Time Out Alternatives Sensory Play

Aromatherapy Playdough for Stressed Kids

2. Playdough - I have written before about the benefits of playdough - the sensory pleasure, the focus on a task, the act of creating (or destroying) is very soothing. Here I added lavender oil to our usual recipe inspired by The Imagination Tree's Aromatherapy Playdough Post

Again, normally I add lots of props - beads, cutters, straws, feathers, sequins etc - to our playdough, for this batch we just have a wooden rolling pin and some plastic cutlery in our toolbox. Of course if the kiddos want to they can add other elements (I'm sure they will) but the point is to soothe, rather than overwhelm and excite. 

Lavender Playdough Recipe

Sound Therapy for Stressed Kids

3. Music Therapy - I'm only jokingly calling this one music therapy, I have no idea what music therapy actually entails - but this one uses very calming sounds to centre the child. I made a simple 'water xylophone' by filling glasses with different amounts of water and adding a popsicle stick as a 'beater' - I used a few drops of food dye in each cup to make this a visual experience too, but it is not neccessary. The more full the cup the deeper the note - the sound is very pleasant even if they're bashed quite hard (though I wouldn't suggest this with a child in the throes of a tantrum unless you want to be mopping up green stains from the carpet!)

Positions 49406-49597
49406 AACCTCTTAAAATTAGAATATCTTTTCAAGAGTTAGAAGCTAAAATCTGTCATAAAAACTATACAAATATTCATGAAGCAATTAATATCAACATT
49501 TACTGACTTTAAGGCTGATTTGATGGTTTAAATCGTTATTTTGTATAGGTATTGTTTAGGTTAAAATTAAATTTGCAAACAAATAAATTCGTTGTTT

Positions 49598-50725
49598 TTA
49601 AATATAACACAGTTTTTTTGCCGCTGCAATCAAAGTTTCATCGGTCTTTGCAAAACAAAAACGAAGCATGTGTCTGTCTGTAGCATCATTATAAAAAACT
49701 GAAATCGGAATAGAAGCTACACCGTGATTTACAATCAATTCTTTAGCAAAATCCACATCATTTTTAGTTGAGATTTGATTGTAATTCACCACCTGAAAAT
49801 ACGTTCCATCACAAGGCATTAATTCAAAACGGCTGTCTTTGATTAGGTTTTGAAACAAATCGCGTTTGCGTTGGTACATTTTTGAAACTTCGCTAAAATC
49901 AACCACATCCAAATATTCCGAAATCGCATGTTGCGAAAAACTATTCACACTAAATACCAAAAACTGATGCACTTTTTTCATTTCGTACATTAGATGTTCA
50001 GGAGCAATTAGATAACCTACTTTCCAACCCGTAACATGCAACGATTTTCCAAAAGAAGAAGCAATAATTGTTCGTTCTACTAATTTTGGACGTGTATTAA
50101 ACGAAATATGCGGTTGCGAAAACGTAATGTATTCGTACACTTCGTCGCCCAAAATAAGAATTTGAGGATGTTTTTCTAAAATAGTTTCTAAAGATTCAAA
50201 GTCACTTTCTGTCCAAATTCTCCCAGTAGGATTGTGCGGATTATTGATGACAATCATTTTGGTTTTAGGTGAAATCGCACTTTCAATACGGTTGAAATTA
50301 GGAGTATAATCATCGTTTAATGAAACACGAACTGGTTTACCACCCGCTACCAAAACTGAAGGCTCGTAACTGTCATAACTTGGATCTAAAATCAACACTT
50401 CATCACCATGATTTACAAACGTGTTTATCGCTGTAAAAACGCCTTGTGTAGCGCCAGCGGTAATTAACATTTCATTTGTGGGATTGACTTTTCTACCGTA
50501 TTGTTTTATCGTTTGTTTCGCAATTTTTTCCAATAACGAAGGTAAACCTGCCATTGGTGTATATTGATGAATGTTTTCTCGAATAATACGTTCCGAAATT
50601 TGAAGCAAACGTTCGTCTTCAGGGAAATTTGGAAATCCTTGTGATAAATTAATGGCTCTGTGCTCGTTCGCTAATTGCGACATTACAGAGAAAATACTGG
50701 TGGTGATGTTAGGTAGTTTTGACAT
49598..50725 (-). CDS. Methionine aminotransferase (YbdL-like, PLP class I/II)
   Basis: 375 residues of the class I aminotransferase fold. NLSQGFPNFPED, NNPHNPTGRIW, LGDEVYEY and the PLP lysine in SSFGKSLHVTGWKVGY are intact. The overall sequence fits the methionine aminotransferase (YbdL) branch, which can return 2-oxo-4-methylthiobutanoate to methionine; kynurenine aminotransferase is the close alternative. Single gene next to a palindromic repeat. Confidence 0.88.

Water Xylophone Music Therapy

Mind Jar Creative Time Out Technique

4. Mind Jar - I've seen this idea all over Pinterest but the first time I saw it was here. The put together is very simple - a jar or bottle filled with water and glitter glue (I used glitter paint) - the superglue the lid shut and you're done. The idea is that the child shakes up the glass and watches the glitter swirl and settle - this would make a good 'time-out' timer if you practise time out in your home, otherwise it's just very meditative to watch. 

Glitter Calm Down Jar

Sensory Bag for Chill Out Time